UN experts call for Assange’s unconditional release as he loses last appeal over restrictive rules

22-12-18 08:45:00,

A UN-endorsed team of experts has urged London to “immediately” allow WikiLeaks co-founder Julian Assange to leave the Ecuadorian Embassy, as the court of last resort denied his appeal over a newly imposed set of ‘censure’ rules.

Seong-Phil Hong, chair-rapporteur of the Working Group on Arbitrary Detention, and Michel Forst, special rapporteur on the situation of human rights defenders, reiterated calls for the UK to abide by international law and allow Assange to leave the Ecuadorian Embassy without any precondition.

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Assange sues Ecuador for ‘violating fundamental rights & freedoms’ over new set of ‘censure’ rules

“It is time that Mr Assange, who has already paid a high price for peacefully exercising his rights to freedom of opinion, expression and information, and to promote the right to truth in the public interest, recovers his freedom,” the UN experts demanded in a statement on Friday.

The experts argued that “pre-trial detention must be only imposed in limited instances,” adding that the charges Assange faces in the UK for skipping his bail while applying for asylum cannot justify his six years within the embassy’s walls.

Assange became holed up in the Ecuadorian Embassy in London in 2012 after being granted asylum by then-Ecuadorian president Rafael Correa. Assange, who was in the UK at the time, was unable to go to the airport for fear of being arrested and handed over to the US, where he is wanted for exposing diplomatic and military secrets, and has had to stay in the embassy since.

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© Global Look / Alberto Pezzali

Back in February 2016, the UN working panel found that Assange, who then still faced extradition to Sweden over a rape investigation, was “arbitrarily detained” and must be set free. London called the demand “ridiculous.” Sweden dropped its case against Assange more than a year ago.

Despite the UN experts’ support, Assange suffered a setback with the Ecuadorian justice system. On Friday, Pichincha Provincial Court reaffirmed a decision by a lower court to throw out his appeal against a new set of house rules. The rules laid out in a special protocol in October restricted Assange’s visitation rights,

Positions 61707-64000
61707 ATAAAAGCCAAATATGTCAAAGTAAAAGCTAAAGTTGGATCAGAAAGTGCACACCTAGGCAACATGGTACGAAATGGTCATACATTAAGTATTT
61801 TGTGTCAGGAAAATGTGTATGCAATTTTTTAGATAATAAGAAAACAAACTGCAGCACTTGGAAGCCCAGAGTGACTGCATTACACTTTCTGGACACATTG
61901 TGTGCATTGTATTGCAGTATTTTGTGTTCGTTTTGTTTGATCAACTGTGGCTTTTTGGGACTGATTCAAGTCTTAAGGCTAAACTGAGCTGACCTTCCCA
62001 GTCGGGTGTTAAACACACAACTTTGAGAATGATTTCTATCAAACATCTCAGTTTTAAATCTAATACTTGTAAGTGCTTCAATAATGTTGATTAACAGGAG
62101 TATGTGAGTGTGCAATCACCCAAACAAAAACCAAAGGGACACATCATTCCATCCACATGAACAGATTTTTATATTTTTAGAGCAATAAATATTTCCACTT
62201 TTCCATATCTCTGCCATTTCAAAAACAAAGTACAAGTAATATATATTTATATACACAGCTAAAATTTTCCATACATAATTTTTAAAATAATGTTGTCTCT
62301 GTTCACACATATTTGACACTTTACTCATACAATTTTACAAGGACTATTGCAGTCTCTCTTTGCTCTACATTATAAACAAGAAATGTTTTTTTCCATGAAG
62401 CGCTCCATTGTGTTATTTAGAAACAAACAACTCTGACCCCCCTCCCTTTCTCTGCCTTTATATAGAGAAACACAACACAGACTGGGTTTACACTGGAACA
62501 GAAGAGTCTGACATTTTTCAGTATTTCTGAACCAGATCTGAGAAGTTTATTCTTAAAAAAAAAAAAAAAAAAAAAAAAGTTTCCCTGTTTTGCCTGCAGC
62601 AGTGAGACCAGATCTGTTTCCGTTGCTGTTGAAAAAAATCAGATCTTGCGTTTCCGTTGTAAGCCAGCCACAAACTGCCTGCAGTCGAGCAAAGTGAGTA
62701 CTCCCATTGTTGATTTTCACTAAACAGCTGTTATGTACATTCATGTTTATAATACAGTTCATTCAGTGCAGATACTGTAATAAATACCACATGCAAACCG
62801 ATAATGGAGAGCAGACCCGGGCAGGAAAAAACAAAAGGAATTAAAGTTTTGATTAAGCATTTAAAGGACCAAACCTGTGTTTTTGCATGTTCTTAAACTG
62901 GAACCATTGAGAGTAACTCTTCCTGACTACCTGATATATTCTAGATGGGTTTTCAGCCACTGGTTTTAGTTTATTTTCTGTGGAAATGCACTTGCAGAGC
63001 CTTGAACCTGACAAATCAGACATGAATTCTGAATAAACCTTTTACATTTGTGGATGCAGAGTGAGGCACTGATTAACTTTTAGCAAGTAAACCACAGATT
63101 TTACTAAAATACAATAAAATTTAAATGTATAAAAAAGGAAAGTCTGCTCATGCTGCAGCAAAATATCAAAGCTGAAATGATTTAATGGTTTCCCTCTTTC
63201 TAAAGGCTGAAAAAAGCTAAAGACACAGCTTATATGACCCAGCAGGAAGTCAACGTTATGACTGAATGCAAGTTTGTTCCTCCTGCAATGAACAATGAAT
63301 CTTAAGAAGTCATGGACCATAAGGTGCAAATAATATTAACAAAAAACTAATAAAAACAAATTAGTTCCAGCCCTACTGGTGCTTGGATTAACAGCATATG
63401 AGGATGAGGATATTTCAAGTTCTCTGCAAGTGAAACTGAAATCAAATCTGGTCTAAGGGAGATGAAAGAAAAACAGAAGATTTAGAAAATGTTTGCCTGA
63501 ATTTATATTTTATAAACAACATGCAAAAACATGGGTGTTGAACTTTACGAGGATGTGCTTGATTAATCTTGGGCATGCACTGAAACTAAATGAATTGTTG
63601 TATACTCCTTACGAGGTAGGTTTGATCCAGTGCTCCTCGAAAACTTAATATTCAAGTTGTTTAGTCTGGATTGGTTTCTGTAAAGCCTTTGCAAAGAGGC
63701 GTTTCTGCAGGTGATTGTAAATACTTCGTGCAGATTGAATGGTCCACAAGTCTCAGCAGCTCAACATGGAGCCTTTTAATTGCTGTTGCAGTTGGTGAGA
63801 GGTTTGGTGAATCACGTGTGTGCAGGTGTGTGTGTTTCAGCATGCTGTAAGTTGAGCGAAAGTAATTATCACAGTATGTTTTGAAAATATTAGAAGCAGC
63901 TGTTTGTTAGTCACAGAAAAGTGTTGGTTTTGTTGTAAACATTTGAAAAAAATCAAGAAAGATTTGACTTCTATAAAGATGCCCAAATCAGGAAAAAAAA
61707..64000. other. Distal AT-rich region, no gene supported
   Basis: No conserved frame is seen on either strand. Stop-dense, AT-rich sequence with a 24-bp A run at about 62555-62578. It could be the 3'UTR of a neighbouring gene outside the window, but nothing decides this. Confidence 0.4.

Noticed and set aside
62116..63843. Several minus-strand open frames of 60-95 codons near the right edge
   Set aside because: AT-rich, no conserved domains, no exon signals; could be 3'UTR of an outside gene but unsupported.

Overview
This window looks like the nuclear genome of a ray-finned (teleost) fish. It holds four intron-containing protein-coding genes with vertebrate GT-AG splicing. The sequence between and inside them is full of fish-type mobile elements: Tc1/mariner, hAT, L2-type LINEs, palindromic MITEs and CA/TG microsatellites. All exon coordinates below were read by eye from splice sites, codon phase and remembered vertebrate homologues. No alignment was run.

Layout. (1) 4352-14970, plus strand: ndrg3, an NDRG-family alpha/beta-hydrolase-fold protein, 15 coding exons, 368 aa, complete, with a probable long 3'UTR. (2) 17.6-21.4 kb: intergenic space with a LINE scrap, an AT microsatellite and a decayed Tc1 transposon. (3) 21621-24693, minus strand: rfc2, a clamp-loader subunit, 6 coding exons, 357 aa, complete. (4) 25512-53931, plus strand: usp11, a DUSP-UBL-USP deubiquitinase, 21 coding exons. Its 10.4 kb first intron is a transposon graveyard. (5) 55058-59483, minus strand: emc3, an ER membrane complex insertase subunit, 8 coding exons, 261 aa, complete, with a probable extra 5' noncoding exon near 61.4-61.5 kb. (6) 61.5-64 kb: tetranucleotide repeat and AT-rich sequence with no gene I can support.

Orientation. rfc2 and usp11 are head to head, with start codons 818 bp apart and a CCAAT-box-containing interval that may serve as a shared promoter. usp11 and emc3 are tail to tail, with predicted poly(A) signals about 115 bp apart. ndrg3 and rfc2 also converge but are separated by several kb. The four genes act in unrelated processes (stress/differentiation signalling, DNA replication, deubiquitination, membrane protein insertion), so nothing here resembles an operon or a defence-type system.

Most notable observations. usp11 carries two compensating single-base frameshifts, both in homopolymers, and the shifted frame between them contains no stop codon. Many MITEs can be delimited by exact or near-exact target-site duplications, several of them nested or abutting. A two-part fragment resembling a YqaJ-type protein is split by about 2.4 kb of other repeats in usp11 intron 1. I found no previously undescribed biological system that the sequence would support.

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‘Assange’s asylum restrictions similar to a maximum security jail’ – human rights activist

31-10-18 02:35:00,

Some aspects of Assange’s conditions are reasonable, but the way they are imposed to make his life unbearable could be part of a deliberate strategy to force him leave the embassy, human rights activist Peter Tatchell said.

WikiLeaks founder Julian Assange claimed on Monday that Ecuador is planning to end his political asylum and hand him over to the US. Ecuadorian court threw out Assange’s lawsuit over his living conditions at the country’s embassy in London.

Ecuadorian court threw out Assange’s lawsuit over his living conditions at the country’s embassy in London.

Earlier, the Ecuadorian embassy issued a memo, giving Assange a list of rules to follow, if he wants to continue his six-year stay in the building. These include restrictions on personal visits and a ban on communications that could harm Ecuador or its relations with foreign states.

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© Reuters / Peter Nicholls

RT:Julian Assange is now saying Ecuador wants to throw him out of the embassy and hand him over to the US. Although Ecuador has not confirmed this yet. Do you think that’s likely to happen?

Peter Tatchell:The conditions imposed on Julian Assange by the Ecuadorian authorities are extremely draconian. They are in some respect similar to the kinds of restrictions that a prisoner would face in a maximum security jail. To give you an example, the Ecuadorian authorities reserve for themselves on their own whim to decide whether he can have visitors or not. They will decide who the visitors are, when they’ll come, how long they’ll stay, but also those visitors, including his own lawyers must hand over codes and passwords for their laptops, their mobile phones. And the Ecuadorian authorities reserve the right to take information from those private confidential sources and give them to whoever they wish.

They also reserve the right to confiscate anything brought in to the embassy by a visitor to Julian Assange. In some respects, some aspects of these conditions are reasonable. But the way they are being imposed very clearly with the intention of making life unbearable for Mr. Assange does appear to be part of the deliberate strategy to make life so bad for him that he voluntarily leaves even though Ecuador is saying that he is welcome to stay.

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